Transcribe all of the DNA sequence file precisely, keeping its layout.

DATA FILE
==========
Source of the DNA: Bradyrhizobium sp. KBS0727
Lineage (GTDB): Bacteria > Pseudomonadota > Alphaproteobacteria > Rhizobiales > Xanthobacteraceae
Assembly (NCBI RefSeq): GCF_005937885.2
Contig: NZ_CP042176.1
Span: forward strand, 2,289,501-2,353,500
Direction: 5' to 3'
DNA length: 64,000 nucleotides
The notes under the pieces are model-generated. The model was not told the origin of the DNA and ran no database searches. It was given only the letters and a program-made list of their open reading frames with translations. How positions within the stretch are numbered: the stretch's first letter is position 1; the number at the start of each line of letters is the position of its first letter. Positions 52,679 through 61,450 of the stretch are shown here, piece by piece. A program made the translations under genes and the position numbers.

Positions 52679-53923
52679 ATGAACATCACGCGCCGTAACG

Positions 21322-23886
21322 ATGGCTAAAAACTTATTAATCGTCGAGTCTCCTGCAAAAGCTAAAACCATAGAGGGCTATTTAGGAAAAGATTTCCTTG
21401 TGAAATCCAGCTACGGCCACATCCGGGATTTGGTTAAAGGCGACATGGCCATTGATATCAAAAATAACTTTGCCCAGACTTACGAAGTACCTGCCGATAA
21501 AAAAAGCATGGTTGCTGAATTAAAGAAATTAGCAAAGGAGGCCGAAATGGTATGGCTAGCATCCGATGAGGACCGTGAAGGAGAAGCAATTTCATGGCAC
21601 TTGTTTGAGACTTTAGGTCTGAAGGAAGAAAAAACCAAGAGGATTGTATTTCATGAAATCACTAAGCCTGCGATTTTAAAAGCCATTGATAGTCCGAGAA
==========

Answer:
Source of the DNA: Bradyrhizobium sp. KBS0727
Lineage (GTDB): Bacteria > Pseudomonadota > Alphaproteobacteria > Rhizobiales > Xanthobacteraceae
Assembly (NCBI RefSeq): GCF_005937885.2
Contig: NZ_CP042176.1
Span: forward strand, 2,289,501-2,353,500
Direction: 5' to 3'
DNA length: 64,000 nucleotides
The notes under the pieces are model-generated. The model was not told the origin of the DNA and ran no database searches. It was given only the letters and a program-made list of their open reading frames with translations. How positions within the stretch are numbered: the stretch's first letter is position 1; the number at the start of each line of letters is the position of its first letter. Positions 52,679 through 61,450 of the stretch are shown here, piece by piece. A program made the translations under genes and the position numbers.

Positions 52679-53923
52679 ATGAACATCACGCGCCGTAACG

Positions 21322-23886
21322 ATGGCTAAAAACTTATTAATCGTCGAGTCTCCTGCAAAAGCTAAAACCATAGAGGGCTATTTAGGAAAAGATTTCCTTG
21401 TGAAATCCAGCTACGGCCACATCCGGGATTTGGTTAAAGGCGACATGGCCATTGATATCAAAAATAACTTTGCCCAGACTTACGAAGTACCTGCCGATAA
21501 AAAAAGCATGGTTGCTGAATTAAAGAAATTAGCAAAGGAGGCCGAAATGGTATGGCTAGCATCCGATGAGGACCGTGAAGGAGAAGCAATTTCATGGCAC
21601 TTGTTTGAGACTTTAGGTCTGAAGGAAGAAAAAACCAAGAGGATTGTATTTCATGAAATCACTAAGCCTGCGATTTTAAAAGCCATTGATAGTCCGAGAA